http://www.politico.com/news/stories/1011/65475.html

By ALEXANDER BURNS | 10/8/11 9:40 AM EDT Updated: 10/8/11 6:58 PM EDT


Conservative commentator Bill Bennett, speaking at the Values Voter Summit, rebuked the Texas pastor who described Mormonism as a “cult” here Friday afternoon.

Bennett, the former education secretary and conservative author, said that Baptist church leader Robert Jeffress had given “voice to bigotry” in his remarks.

Jeffress gave a fiery speech endorsing Rick Perry for president and later told reporters he did not believe Mitt Romney is a Christian.

“Do not give voice to bigotry. Do not give voice to bigotry,” Bennett said in his speech Saturday morning. “I would say to Pastor Jeffress: You stepped on and obscured the words of Perry and Santorum and Cain and Bachmann and everyone else who has spoken here. You did Rick Perry no good, Sir, in what you had to say.”

Bennett’s remarks came less than half an hour before Romney was scheduled to take the stage at the Omni Shoreham hotel in Washington.


Read more: http://www.politico.com/news/stories/1011/65475.html#ixzz1aT2zFOYJ


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For More Information on Mormonism

Wikipedia - http://en.wikipedia.org/wiki/Mormonism

Theopedia - http://www.theopedia.com/Mormonism

MormonInfo.org - http://mormoninfo.org/

Scot McKnight's Website: Comments - http://www.patheos.com/community/jesuscreed/2011/10/10/romney-a-mormon-is-he-a-christian/#comments


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Jeff Goldberg, a Jew: “Mormonism isn’t Christianity”
http://www.patheos.com/community/jesuscreed/2011/11/02/jeff-goldberg-a-jew-mormonism-isnt-christianity/#more-21854

by Scot McKnight
November 2, 2011

Jeff Goldberg thinks he needs to step into this “is Mormonism Christianity?” issue:
One reason why is that Mormonism isn’t, in fact, Christian. Today’s Church of Jesus Christ of Latter-day Saints doesn’t resemble a cult in any meaningful way. But its relationship to Christianity is similar to Christianity’s relationship to Judaism….

Just so we’re clear, I couldn’t care less whether Mormons are Christian, for two reasons: 1) I’m Jewish, so both Christianity and Mormonism (not to mention Islam) are a bit too arriviste for my taste; and 2) religious tests for public office are profoundly un-American. It says so in Article VIof the Constitution: “No religious test shall ever be required as a qualification to any office or public trust under the United States.”…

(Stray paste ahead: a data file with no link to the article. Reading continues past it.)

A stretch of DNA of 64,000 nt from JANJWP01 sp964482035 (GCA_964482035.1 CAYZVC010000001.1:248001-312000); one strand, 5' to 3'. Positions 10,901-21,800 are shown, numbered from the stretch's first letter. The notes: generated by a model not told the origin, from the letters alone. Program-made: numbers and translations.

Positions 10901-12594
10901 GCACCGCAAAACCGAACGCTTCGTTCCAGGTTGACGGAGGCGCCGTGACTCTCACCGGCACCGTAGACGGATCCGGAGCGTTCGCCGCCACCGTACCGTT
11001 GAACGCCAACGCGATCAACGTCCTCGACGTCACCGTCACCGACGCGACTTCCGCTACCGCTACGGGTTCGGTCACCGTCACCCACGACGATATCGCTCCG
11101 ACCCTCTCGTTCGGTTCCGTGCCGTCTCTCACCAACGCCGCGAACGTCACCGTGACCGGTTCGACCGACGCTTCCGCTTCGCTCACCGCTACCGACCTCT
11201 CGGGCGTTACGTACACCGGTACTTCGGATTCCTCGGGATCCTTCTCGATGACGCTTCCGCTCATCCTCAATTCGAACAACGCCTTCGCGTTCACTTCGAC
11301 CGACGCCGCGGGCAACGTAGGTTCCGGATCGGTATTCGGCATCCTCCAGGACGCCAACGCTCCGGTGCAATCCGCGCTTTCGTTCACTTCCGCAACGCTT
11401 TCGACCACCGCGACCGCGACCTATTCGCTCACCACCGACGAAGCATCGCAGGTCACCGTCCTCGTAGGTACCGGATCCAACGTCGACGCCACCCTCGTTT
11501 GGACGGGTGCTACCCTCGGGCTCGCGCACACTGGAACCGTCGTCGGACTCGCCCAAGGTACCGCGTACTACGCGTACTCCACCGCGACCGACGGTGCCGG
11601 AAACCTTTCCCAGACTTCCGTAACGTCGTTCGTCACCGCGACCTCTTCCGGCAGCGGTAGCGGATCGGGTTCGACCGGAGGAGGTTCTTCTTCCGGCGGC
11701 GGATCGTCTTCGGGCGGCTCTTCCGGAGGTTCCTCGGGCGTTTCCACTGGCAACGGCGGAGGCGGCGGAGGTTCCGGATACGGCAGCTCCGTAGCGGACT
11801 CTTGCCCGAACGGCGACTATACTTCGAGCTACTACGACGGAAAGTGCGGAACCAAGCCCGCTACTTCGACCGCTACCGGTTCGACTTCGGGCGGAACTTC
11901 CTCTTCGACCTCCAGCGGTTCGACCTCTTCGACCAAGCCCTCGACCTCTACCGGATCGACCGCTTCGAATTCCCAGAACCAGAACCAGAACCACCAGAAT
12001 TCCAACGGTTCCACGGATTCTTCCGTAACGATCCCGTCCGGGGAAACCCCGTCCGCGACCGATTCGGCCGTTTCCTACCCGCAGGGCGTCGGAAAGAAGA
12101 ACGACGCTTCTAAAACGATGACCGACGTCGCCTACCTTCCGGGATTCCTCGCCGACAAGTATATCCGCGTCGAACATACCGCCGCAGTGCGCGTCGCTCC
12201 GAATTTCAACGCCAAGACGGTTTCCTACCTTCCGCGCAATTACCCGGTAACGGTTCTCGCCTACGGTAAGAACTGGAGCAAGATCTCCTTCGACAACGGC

Neither does Mormonism offend me aesthetically. I don’t particularly care about what secular culture — on Broadway and off — sees as evidence of its essential ridiculousness: the early dalliance with polygamy; the belief that every righteous Mormon gets his own planet; the sacred underwear; the off-putting absence of both acne and irony among Mormon youths. Christians believe in a virgin birth, after all, and members of my faith remove the foreskins from 8-day-old boys, just as our Bronze Age ancestors did (which bothers me not at all)….

Mormons themselves contend that “Christ is at the center of our worship, study, service and faith,” as a statement released by the church after Jeffress’s comment put it.
But theological honesty demands that we recognize that Romney would be the first president to be so far outside the Christian denominational mainstream.

There is much in Mormonism that stands in opposition to Christian doctrine, including the belief that the Book of Mormon completes the Christian Bible. Christianity had an established creed about 1,500 years before Joseph Smith appeared in upstate New York with a new truth, codified in the Book of Mormon, which he said was revealed to him by an angel named Moroni.

“The Nicene Creed and the Apostles’ Creed settled the basic ideas of Christianity,” said Michael Cromartie, an evangelical who is vice president of the Ethics and Public Policy Centerin Washington. “The canon was closed, and then Joseph Smith comes along and says that there’s a new book, an extra-biblical addition to the agreed-upon canon.”…

Nothing in Mormonism is quite as alien to Christian thought as the core assertion that God and man are of the same species.

“This is a canonical belief of Mormons, and it stands in radical opposition to the beliefs of the monotheistic religions,” Richard J. Mouw, the president of the evangelical Fuller Theological Seminary in California, told me. “Your people” — that is, Jews — “and my people would say that the fundamental sin here from the biblical point of view is that God is God and we’re not. There’s an ontological gap between creator and creation.”

When confronted by such questions about his religion, Romney shouldn’t defend its doctrines. He should defend the right of a Mormon to be president. And those Mormons drafted to defend their faith on the political battlefield shouldn’t argue that they are merely misconstrued Christians, a claim that won’t fly with pivotal Christian constituencies. Instead, they should assert that theirs is a legitimate and moral system of belief, and that a country that elected a black man named Barack Hussein Obama as president is certainly ready to elect an adherent of what [Mr.] Land calls the "Fourth Abrahamic faith." (sic, Judaism, Islam, Christianity, Mormonism, as used in this sense - skinhead)